Indonesian maid in abuse case ‘beaten in head for at least 6 months’, doctors say
Erwiana's doctor says injuries could only have come from blows to head
Brain injuries have left Erwiana Sulistyaningsih unable to walk and struggling to see, her doctor in Indonesia says, adding that it is too early to tell whether the damage is permanent.
"Erwiana was beaten on the head for a period of at least six months. She couldn't have received her injuries any other way," said Dr Iman Fadhli, who has been treating the maid since she fled Hong Kong and the employer she claims tortured and abused her. Erwiana told medical staff her head was often slammed against the wall during beatings.
The employer was arrested yesterday after accusations of abuse by another former maid. Erwiana says she wants to return to Hong Kong to seek justice.
Fadhli, general surgeon at the Amal Sehat Islamic Hospital in Sragen, said a CAT scan on Wednesday showed that Erwiana's entire brain was swollen. She became dizzy when she stood and her vision was blurred.
"The brain is the centre of the body so anything can happen to her at this point. We are giving her medication to reduce the swelling and monitoring her condition very closely," Fadhli said. The double vision could have been caused by injuries to the face, he added. X-rays indicated she had a deviated septum, a displacement of the nose wall commonly caused by blunt impact.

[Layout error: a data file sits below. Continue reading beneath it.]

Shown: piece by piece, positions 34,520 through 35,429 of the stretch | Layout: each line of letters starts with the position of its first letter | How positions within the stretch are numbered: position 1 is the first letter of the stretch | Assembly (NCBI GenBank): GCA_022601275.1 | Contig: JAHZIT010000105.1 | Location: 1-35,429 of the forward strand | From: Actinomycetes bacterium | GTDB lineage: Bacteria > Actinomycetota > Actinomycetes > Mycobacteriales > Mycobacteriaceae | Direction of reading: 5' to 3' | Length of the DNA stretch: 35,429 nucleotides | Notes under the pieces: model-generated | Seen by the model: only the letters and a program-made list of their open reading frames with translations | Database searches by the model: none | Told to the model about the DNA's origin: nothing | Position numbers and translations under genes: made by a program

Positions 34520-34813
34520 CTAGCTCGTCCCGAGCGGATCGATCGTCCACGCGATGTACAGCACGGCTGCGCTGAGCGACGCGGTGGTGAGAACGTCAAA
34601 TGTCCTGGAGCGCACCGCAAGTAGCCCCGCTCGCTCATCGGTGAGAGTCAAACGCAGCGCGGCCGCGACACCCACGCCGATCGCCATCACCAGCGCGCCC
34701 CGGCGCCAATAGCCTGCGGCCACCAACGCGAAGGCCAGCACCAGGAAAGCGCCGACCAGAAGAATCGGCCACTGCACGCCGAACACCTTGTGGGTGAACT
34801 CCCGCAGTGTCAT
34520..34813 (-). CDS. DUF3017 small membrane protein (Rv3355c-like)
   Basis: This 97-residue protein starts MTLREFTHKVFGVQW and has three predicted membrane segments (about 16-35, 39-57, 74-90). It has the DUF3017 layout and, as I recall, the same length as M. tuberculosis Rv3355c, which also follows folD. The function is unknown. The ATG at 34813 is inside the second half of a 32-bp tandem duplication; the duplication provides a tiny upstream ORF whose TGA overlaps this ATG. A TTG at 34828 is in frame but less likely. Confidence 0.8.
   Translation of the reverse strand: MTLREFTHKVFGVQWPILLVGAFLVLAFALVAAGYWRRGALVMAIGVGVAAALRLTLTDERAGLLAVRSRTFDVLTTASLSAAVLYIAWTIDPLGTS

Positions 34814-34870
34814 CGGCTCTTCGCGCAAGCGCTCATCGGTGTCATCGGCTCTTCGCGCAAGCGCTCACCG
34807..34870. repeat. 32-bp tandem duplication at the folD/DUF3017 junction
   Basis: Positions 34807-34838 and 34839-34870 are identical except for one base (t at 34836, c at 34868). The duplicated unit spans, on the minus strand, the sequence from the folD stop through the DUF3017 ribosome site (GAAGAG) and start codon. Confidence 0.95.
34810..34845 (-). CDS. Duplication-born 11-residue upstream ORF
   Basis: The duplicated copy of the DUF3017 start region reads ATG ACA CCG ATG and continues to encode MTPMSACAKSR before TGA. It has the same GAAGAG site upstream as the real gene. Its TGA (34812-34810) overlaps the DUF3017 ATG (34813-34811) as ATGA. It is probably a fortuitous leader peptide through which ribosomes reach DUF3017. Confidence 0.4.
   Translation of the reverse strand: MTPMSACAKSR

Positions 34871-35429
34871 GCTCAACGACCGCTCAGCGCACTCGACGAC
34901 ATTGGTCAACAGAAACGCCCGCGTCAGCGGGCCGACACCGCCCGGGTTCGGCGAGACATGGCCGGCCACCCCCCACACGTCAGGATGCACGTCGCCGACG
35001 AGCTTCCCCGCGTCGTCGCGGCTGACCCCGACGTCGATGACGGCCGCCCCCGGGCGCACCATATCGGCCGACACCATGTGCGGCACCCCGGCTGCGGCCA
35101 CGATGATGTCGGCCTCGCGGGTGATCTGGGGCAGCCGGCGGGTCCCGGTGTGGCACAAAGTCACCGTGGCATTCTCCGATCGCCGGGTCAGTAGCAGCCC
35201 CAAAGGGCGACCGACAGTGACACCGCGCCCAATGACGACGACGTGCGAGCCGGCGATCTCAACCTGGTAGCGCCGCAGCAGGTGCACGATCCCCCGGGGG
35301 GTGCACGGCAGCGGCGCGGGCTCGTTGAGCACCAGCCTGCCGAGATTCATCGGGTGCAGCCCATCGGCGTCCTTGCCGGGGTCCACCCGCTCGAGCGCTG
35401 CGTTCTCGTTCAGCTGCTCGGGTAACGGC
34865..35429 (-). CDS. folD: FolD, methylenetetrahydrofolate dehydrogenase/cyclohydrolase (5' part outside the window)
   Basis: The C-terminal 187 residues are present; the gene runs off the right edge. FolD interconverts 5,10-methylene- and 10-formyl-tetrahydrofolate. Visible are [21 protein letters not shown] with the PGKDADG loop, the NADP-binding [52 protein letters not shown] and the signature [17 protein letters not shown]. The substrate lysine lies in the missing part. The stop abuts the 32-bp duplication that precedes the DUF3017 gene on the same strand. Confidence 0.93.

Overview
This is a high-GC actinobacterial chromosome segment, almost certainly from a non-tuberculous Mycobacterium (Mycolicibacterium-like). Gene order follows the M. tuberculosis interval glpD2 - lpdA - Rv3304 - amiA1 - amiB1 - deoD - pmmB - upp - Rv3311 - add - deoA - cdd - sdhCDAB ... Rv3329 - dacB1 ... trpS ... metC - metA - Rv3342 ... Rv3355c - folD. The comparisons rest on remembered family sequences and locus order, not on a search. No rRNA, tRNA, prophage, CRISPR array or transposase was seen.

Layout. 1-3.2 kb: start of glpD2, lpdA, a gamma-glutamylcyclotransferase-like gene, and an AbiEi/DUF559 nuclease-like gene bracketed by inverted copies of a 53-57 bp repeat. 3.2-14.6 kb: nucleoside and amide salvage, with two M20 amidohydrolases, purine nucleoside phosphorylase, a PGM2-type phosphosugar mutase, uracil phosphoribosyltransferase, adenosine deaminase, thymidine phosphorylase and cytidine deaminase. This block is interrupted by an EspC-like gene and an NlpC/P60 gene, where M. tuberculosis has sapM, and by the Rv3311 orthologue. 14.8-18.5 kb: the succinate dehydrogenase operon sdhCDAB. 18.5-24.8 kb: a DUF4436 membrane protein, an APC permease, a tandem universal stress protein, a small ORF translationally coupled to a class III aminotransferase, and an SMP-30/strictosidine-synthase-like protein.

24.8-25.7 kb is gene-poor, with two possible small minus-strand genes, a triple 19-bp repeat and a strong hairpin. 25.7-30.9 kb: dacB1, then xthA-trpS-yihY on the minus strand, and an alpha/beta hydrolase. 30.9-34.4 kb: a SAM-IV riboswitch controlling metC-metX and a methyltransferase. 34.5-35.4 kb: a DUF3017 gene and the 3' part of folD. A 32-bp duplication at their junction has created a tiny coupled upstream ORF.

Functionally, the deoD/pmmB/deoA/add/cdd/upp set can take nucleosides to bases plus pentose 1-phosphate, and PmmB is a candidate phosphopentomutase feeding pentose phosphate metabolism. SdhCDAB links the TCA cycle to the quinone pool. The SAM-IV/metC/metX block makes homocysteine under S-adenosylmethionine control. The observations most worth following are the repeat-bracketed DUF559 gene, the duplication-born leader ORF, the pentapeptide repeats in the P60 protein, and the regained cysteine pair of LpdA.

A South China Morning Post reporter visited Erwiana in hospital yesterday. She is resting in a private room surrounded by relatives and visitors from her family's village in Ngawi, East Java. Relatives have laid down a mat against the wall of the room where they sit, while her parents sit at the head and foot of the bed.
Fadhli said Erwiana had been too weak to speak when reports first emerged of her situation; her emotional state had been fragile and she had trouble eating. She had now started to smile again.
Antik, a member of the Indonesian Migrant Workers Network, which is representing Erwiana, told the Post more details about the helper's case.
"When [one month into her employment] Erwiana escaped from her employer's home to … call her agency in Indonesia to complain, she hadn't been beaten yet," Antik said.
"She started getting beaten two days later, when she tried to steal biscuits to eat because she was so hungry, and her employer caught her and then beat her every day. She was also forced to take her meals, which consisted of three pieces of bread and one bowl of rice each day, in the bathroom instead of the kitchen."
Budi Sulistyono, city chief of Ngawi, pledged to co-operate with Hong Kong police and Labour Department officials who have arrived to take a statement.
"First, Erwiana has to become healthy before she can go back to Hong Kong ... but we fully support a legal suit against her employers and the agency in Hong Kong. Erwiana's agency in Indonesia also needs to take responsibility," Budi said after meeting Erwiana yesterday afternoon.
Asked whether Jakarta would offer more protection for the nearly 150,000 Indonesian domestic helpers in Hong Kong, Budi said "agencies and employers have to be punished".
Under Article 3 of the 1997 Bill of Rights, the government has a duty to protect people from torture and "cruel, inhuman or degrading treatment".
Labour minister Matthew Cheung Kin-chung reiterated that the employer and agency would be held accountable if sufficient evidence was available.